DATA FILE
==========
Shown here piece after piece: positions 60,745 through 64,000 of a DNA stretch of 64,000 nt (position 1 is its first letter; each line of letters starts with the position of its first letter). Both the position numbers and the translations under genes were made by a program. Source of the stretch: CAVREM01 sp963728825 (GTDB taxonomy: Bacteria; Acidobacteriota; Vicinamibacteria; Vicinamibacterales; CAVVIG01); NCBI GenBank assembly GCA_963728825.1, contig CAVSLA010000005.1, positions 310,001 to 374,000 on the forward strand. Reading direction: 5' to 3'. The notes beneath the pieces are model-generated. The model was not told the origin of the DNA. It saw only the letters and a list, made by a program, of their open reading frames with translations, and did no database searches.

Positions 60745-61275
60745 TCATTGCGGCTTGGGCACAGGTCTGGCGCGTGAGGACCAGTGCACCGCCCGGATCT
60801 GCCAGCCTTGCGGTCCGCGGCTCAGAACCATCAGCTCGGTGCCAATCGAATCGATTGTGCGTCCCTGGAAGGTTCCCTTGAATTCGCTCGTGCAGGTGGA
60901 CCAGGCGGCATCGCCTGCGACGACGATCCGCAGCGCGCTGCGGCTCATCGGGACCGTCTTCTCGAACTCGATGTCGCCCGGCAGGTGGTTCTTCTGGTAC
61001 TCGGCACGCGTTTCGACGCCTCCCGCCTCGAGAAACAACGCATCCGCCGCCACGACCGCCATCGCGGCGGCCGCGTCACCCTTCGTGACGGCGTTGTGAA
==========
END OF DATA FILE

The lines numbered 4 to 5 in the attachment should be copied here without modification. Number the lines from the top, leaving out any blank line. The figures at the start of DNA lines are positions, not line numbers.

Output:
60801 GCCAGCCTTGCGGTCCGCGGCTCAGAACCATCAGCTCGGTGCCAATCGAATCGATTGTGCGTCCCTGGAAGGTTCCCTTGAATTCGCTCGTGCAGGTGGA
60901 CCAGGCGGCATCGCCTGCGACGACGATCCGCAGCGCGCTGCGGCTCATCGGGACCGTCTTCTCGAACTCGATGTCGCCCGGCAGGTGGTTCTTCTGGTAC